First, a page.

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‘They needed help before the quake’

His trip to Haiti wasn’t Jon Kilgore’s first mission trip – nor does he intend for it to he his last – but he acknowledges the conditions he saw in Haiti were far worse than anything he has ever seen.
“To see the people starving for food is unreal. It’s heartbreaking,” he said of the residents of Cite Soleil, a highly impoverished community in the capital city of Port-au-Prince. “This was unlike anything I’ve ever experienced.
“The whole time we were there, people were coming up to us asking for money and food … Even before the earthquake they were starving. The Haitian people needed help before the earthquake and now the help they need is catastrophic. It’s so overwhelming,” he said.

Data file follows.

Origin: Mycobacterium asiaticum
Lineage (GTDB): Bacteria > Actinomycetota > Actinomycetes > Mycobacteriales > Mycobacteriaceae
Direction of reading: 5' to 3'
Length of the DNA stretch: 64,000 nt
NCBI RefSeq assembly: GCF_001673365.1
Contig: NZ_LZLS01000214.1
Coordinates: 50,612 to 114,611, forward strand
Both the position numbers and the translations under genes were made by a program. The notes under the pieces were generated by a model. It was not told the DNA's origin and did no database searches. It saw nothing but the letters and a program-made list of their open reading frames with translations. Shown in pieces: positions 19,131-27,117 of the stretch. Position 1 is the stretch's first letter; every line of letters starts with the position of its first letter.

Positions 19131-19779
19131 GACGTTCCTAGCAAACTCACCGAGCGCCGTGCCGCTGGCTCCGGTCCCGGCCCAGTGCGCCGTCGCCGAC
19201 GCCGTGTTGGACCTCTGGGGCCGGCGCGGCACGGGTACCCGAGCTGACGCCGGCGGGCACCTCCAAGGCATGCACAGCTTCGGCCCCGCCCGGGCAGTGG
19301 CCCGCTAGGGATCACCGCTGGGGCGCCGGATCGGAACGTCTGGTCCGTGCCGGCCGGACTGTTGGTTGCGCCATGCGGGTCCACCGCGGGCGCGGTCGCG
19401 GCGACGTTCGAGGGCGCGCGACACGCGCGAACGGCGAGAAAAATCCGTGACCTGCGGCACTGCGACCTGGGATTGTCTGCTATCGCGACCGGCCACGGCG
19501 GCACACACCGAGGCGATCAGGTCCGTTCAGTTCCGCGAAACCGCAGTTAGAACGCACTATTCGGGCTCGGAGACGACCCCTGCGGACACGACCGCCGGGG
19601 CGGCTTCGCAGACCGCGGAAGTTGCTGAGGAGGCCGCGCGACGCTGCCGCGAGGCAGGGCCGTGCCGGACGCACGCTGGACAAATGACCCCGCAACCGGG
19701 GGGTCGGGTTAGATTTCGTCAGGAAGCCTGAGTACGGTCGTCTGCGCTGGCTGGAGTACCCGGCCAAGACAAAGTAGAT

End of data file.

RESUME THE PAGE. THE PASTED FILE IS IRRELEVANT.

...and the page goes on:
But what may have made the situation even harder to bear was not being able to help the people regardless how much they asked.
Kilgore said the mission leader advised them when they arrived not to give money to the local people “regardless how bad we wanted to.” He explained that giving money or food to one person usually causes a large crowd to form. If there isn’t enough food or money to go around, problems can develop.
The missionaries may not have been able to give the Haitians food or money, but they were able to help the community by making repairs to eight of the homes. In most cases they replaced roofs and flooring, but in at least once instance they constructed an addition onto a home to give the family of eight living in the tiny residence a little more room.